rich people eat out all the time and when they can't do that they just eat their servants amirite

shorn_blond.avi (dayo), Saturday, 4 September 2010 17:39 (4 years ago) Permalink

i think i posted way upthread about the difficulty of isolating this song from the rest of the album (probably because i'm American, and it wasn't a hit single here) - so i keep thinking about the song about Deborah and her rather small house with wood chip on the walls - and the way he describes it makes it seem like he grew up above her station. And she is an example of a "common person" that he romanticizes.

sarahel, Saturday, 4 September 2010 17:43 (4 years ago) Permalink

I find it difficult to view the whole album as one character. I've always thought of it as exploring different facets of class and sex, and as such each song stands alone though tied to certain themes that run through the whole album.

I think we're going around in circles. I really admired your post, Kate, and I would agree with a lot of what you're saying about the song itself, except I think that makes it a richer experience. Class conflict in whatever form is never straight forward, and I think this song recognizes that, even as it plays up the simplicity and rage on the surface. I guess it comes down to if you think he's actually advocating the bullying or not, or if there's any agency at all in a song full stop.

There's nothing wrong with any approach, of course.

a cankle of rads (Gukbe), Saturday, 4 September 2010 18:23 (4 years ago) Permalink

Isn't the narrator - like Jesus Christ himself - somewhere between 'respectable' working- and lower middle class? SReynolds' 'liminal class' whose status anxiety and fractious autodidacticism supposedly makes for good music.

nakhchivan, Saturday, 4 September 2010 18:28 (4 years ago) Permalink

working class and smart enough to go to art school doesn't mean you're not still working class.

totally agree with "liminal class" and also "educated poor"—jarvis has his foot in each of these worlds but doesn't really belong to either. too cultured to put up with being working class, even if that's where he comes from economically.

like a musical album. made by a band. (fucking in the streets), Saturday, 4 September 2010 18:37 (4 years ago) Permalink

Isn't the narrator - like Jesus Christ himself - somewhere between 'respectable' working- and lower middle class? SReynolds' 'liminal class' whose status anxiety and fractious autodidacticism supposedly makes for good music.

― nakhchivan, Saturday, September 4, 2010 11:28 AM (8 minutes ago) Bookmark

he does have the same initials

like a musical album. made by a band. (fucking in the streets), Saturday, 4 September 2010 18:37 (4 years ago) Permalink

I think that the narrator is of the "Academic/Bohemian" class (which was, in the Big Book Of Class that my brother made me read when he first discovered that there was such a thing as Class, which our parents had kept from us for many years, to the point where this book seemed more mind-blowing and revolutionary than discovering pornography) - which is this supposed non-class to which escapees from other classes can sidestep to. (Though the book pointed out that it is usually more often posh people escaping down to this class rather than the working class escaping up, though this can and does happen, just not with the same frequency.)

I suspect that the Greek girl, as well, would like to be side stepping into this same "Academic/Bohemian" class (they are both at art school after all) via this Authentic Working Class (tm) experience, but he won't let her leave her class any more than she will allow him to leave hers.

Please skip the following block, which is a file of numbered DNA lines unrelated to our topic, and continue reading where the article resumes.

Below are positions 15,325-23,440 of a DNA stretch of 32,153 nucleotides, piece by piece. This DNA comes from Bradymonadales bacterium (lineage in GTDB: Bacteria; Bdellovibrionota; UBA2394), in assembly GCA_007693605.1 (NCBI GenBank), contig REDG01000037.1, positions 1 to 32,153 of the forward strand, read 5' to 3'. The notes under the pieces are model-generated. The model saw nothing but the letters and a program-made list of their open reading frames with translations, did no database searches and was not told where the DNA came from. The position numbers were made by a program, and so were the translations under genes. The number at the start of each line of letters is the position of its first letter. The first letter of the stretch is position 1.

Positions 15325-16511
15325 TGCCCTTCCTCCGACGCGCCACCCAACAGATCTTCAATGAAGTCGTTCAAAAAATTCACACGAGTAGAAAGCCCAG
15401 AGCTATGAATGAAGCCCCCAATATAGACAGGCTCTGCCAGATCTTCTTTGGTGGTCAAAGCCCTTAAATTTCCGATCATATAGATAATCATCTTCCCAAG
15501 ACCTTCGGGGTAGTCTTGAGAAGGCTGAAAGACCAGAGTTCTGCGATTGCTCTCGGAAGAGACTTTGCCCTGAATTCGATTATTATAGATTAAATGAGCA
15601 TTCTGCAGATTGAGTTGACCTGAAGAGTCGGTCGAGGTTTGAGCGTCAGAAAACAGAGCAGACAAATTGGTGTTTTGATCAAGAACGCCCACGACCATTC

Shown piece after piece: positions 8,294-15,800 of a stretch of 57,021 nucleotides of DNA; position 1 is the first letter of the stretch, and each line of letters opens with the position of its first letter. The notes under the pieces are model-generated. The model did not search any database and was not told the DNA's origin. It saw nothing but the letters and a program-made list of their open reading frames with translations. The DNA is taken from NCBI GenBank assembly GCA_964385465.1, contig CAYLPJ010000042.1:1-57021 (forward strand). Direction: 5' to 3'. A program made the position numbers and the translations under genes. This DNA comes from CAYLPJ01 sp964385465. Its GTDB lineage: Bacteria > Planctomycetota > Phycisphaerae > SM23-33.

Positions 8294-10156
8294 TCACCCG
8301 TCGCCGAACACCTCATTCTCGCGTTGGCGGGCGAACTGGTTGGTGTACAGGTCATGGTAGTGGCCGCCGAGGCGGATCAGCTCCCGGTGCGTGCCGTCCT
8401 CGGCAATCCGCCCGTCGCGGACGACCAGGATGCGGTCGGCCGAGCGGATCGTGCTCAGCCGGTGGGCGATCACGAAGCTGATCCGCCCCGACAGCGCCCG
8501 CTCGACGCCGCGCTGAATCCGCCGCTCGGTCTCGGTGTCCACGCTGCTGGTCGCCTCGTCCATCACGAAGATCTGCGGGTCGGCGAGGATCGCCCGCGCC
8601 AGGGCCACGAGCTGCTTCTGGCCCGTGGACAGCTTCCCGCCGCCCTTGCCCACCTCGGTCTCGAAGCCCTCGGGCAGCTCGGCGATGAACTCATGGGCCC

cymose corymb (Karen D. Tregaskin), Saturday, 4 September 2010 18:38 (4 years ago) Permalink

In Paul Fussell's book on Class (written about America in the early 80s) he termed that "Class X" - i felt it was a bit of a cop-out based on the structure/ideas he layed out. Like, I feel that even if you belong to some separate Academic/Bohemian class, the attitudes, values, signifiers (even in reacting against them) still come along with you.

sarahel, Saturday, 4 September 2010 18:49 (4 years ago) Permalink

That's the book, I just found it on Amazon.

My brother read it like a bible then passed it me, with salient points underlined.

I mean, the book was written before the counterculture got commodified into Hipster so he does have some points about it being an attempted escape from the class system.

cymose corymb (Karen D. Tregaskin), Saturday, 4 September 2010 18:54 (4 years ago) Permalink

There can't possibly be an account of class that considers ~Bohemianism~ as a determinant, it's just an affective disposition. Could apply to a lawyer who reads Huysmans and gets blowjobs from the au pair while his wife does khat nearby or a miner's daughter with an arts degree from an Ex-Polytechnic.

Nor does academia exclude material considerations - as with the clergy they have (or have had) very secure and comfortable working conditions, they've forgone lucrative salaries but their ~ cultural capital ~ insulates them other middling earners, eg they tend to segregate themselves in college towns.

nakhchivan, Saturday, 4 September 2010 18:59 (4 years ago) Permalink

(Reading the "exercises" in the back, I tell you, we racked our brains trying to remember the state of the conductor's clothes at the symphonies we'd been taken to as children, to work out what class we were.)

This book was talking about American class though, so these distinctions don't really apply. I don't know that the UK had a Class X in the way that the US tried to practice.

cymose corymb (Karen D. Tregaskin), Saturday, 4 September 2010 19:00 (4 years ago) Permalink

Isn't the narrator - like Jesus Christ himself - somewhere between 'respectable' working- and lower middle class? SReynolds' 'liminal class' whose status anxiety and fractious autodidacticism supposedly makes for good music.

― nakhchivan, Saturday, September 4, 2010 7:28 PM (46 minutes ago) Bookmark

mad props for this

i am legernd (history mayne), Saturday, 4 September 2010 19:15 (4 years ago) Permalink

Do you agree with Reynolds?

nakhchivan, Saturday, 4 September 2010 19:16 (4 years ago) Permalink

don't answer mayne, it's a trap.

a cankle of rads (Gukbe), Saturday, 4 September 2010 19:18 (4 years ago) Permalink

Ha.

mc banhammer (Pashmina), Saturday, 4 September 2010 19:21 (4 years ago) Permalink

on the specific terrain of british song-based pop music of the post-war era... sure, up to a point. he's definitely on to something.